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The KnowledgeBank at OSU (79.989 recursos)

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Journal of Amish and Plain Anabaptist Studies: Volume 5, Issue 1 (Spring 2017)

Mostrando recursos 1 - 7 de 7

  1. Paradigmatic Paradigm Problems: Theory Issues in Amish Studies

    Reschly, Steven
    Scholars of Amish history and culture, and scholars of Anabaptist and Anabaptist-descent groups more generally, have not engaged consistently or productively with mainstream theoretical developments in social and cultural studies. The phrase used most often in Amish Studies, "negotiating with modernity," has limited usefulness because of its abstractions and time restrictions. A viable alternative rises from the research and writings of French sociologist Pierre Bourdieu, who formulated Habitus and Field as terms to theorize about the interaction of internal and external in human experience, perhaps the oldest and thorniest issue in the social sciences. Reformulated for more general use as...

  2. More Than Forty Amish Affiliations? Charting the Fault Lines

    Petrovich, Christopher
    The Amish are notoriously difficult to chart in terms of affiliations. However, defining affiliations is important to researchers: as a suitable measurement of conservatism, as a useful context for making sense of a particular district or settlement, for tracing socio-religious change over time, and for depicting both the unity and diversity that characterize contemporary Amish socio-ecclesiastical life. Until recently, scholars followed John Hostetler's definition of an affiliation as a group of church districts that fellowship together and share a common Ordnung. But in The Amish, Donald Kraybill, Karen Johnson-Weiner, and Steven Nolt offer an entirely new definition of an affiliation...

  3. Front Matter (Volume 5, Issue 1, Spring 2017)

  4. Reviving the Demographic Study of the Amish

    Colyer, Corey; Anderson, Cory; Stein, Rachel; Donnermeyer, Joseph F.; Wasao, Samson
    The Amish exhibit distinctive demographic patterns, notably high fertility. While scholars have studied Amish population dynamics for more than a half century, recent research in this area is limited. We believe the time is ripe to reverse this trend. This article reviews data collection methods, points to a variety of accessible sources of new data, presents some preliminary results from the analysis of one such source (the McKune dataset for Holmes County, Ohio), introduces the research agenda and work of the newly formed Amish Population Research Group, and reviews past demographic findings to situate our agenda. An invitation is extended...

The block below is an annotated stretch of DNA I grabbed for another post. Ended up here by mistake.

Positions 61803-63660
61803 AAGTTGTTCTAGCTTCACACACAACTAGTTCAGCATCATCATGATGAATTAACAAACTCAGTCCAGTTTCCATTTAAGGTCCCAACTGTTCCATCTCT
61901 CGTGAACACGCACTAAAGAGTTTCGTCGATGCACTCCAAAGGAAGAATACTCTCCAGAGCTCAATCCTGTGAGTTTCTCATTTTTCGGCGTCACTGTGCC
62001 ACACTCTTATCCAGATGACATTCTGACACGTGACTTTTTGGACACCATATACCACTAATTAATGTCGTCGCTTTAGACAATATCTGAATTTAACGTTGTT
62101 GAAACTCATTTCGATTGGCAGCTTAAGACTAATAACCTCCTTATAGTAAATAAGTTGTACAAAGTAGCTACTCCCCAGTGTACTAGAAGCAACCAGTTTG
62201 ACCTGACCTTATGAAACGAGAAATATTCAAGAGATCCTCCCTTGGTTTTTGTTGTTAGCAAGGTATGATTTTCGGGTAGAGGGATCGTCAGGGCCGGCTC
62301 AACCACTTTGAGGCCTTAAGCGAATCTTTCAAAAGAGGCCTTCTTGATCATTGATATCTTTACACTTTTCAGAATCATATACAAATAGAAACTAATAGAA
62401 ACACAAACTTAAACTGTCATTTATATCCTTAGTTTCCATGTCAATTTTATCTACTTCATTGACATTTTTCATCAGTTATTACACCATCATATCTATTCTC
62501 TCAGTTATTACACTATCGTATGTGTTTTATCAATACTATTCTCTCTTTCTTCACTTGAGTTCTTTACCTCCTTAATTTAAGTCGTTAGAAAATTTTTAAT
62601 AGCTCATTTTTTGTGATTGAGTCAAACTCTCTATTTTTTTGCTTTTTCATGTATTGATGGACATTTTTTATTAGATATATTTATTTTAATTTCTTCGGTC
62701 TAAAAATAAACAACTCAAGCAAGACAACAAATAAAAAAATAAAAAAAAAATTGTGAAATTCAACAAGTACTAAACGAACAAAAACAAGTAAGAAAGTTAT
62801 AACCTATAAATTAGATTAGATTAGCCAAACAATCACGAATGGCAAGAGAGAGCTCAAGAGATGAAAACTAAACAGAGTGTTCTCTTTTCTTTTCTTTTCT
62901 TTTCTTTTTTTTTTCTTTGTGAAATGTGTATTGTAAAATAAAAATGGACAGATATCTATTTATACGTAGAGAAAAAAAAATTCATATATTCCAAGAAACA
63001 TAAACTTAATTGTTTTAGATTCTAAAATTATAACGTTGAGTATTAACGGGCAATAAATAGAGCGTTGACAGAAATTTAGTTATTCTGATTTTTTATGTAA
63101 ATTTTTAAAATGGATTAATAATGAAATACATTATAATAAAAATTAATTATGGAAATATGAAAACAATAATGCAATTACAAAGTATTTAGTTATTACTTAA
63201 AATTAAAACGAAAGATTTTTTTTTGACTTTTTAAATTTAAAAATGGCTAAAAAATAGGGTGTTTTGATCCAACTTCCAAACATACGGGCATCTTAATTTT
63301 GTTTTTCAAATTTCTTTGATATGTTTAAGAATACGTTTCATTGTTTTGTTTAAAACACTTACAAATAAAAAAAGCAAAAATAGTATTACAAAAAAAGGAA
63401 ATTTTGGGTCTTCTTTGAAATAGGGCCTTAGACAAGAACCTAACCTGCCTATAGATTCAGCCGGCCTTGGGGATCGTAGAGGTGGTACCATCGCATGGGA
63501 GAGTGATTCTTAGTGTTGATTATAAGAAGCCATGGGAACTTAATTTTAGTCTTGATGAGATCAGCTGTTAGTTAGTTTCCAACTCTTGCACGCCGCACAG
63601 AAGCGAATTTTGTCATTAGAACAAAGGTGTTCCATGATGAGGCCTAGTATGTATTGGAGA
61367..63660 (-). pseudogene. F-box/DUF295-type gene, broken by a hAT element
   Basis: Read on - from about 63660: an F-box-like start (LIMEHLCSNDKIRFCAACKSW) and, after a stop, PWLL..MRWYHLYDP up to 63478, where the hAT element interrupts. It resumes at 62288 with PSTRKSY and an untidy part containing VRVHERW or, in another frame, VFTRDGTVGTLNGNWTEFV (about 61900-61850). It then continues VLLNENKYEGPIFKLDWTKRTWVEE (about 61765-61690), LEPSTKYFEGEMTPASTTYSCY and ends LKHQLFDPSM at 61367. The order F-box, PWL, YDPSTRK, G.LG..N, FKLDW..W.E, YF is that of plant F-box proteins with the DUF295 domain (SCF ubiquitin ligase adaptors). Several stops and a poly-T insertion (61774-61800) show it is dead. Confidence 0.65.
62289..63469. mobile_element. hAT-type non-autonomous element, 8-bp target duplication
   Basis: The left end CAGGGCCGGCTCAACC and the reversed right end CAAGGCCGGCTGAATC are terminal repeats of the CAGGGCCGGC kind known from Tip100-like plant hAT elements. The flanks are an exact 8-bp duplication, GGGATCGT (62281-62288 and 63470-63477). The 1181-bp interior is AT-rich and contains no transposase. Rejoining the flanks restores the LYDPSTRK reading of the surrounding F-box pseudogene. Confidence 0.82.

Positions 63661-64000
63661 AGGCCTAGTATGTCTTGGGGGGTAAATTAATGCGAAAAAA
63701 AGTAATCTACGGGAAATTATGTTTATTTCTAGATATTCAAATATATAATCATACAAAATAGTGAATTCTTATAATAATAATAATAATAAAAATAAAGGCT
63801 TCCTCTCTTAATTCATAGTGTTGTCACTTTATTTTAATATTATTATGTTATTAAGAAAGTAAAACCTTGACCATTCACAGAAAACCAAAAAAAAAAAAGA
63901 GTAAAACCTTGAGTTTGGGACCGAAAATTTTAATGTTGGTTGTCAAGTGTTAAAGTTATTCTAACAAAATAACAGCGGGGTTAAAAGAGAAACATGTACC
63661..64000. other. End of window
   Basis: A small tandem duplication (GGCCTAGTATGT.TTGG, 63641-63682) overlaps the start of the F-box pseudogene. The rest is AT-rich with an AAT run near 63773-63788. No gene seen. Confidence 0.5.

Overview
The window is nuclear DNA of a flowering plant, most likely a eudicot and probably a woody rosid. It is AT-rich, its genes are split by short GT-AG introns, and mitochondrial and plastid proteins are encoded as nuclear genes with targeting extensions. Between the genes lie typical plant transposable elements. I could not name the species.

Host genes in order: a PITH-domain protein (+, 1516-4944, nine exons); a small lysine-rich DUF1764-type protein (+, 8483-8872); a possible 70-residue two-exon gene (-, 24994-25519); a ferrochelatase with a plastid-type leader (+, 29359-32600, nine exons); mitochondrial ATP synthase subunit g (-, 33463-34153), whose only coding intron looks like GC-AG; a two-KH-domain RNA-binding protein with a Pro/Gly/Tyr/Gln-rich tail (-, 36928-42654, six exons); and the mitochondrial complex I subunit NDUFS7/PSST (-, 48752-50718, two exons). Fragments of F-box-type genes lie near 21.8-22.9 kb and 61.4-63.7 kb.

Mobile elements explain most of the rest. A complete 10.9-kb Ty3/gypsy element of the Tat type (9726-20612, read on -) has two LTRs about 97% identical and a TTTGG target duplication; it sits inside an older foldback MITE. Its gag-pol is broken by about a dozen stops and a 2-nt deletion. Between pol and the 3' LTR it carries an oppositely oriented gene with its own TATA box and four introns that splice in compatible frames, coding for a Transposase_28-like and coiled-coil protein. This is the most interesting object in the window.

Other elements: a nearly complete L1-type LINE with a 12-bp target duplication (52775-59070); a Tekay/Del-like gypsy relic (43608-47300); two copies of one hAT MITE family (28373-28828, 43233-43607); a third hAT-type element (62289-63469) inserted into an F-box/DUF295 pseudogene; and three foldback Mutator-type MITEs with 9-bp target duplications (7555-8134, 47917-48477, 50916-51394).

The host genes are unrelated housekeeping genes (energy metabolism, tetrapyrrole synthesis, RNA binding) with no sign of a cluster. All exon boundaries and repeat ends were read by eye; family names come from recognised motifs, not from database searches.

5. Horse-and-Buggy Genius: Listening to Mennonites Contest the Modern World By Royden Loewen

    Zimmerman, Janelle
    Review of Loewen, Royden. 2016. Horse-and-Buggy Genius: Listening to Mennonites Contest the Modern World. Winnipeg, MB: University of Manitoba Press. Pp. 243.

  6. The Functionalist Problem in Kraybill's Riddle of Amish Culture

    Billig, Michael S.; Zook, Elam
    Much of contemporary Amish scholarship manifests an implicit functionalist paradigm that harkens back to mid-20th-century social science. This perspective tends toward optimistic, even "Panglossian," explanation of traits, in which everything that the Amish do or believe has a use, purpose, or reason; i.e., a function. The vagaries of history and the ebb and flow of power may be acknowledged, but they are relegated to minor explanatory factors. This essay provides a close reading of Donald Kraybill's popular The Riddle of Amish Culture. It demonstrates the functionalist premises behind many of the explanations offered in Riddle, despite the fact that the...

  7. Seventy-Five Years of Amish Studies, 1942 to 2017: A Critical Review of Scholarship Trends (with an Extensive Bibliography)

    Anderson, Cory
    After 75 years, Amish studies has received no field reviews, an oversight I rectify using several citation analysis techniques. I offer criteria for defining Amish research, which results in 983 references. Amish studies has a very highly centralized core; the top one percent of cited references account for 20% of every citation in Amish studies, with Hostetler, Kraybill, Nolt, and Huntington dominating the top list. Few consolidated subareas exist, exceptions being language and health/population research. Analyzing Amish studies chronologically, the field early on accepted the definitive-sympathetic-authoritative-comprehensive-insider research approach, which legitimated "The Throne" (so-called) in Amish studies, i.e., a central scholar,...

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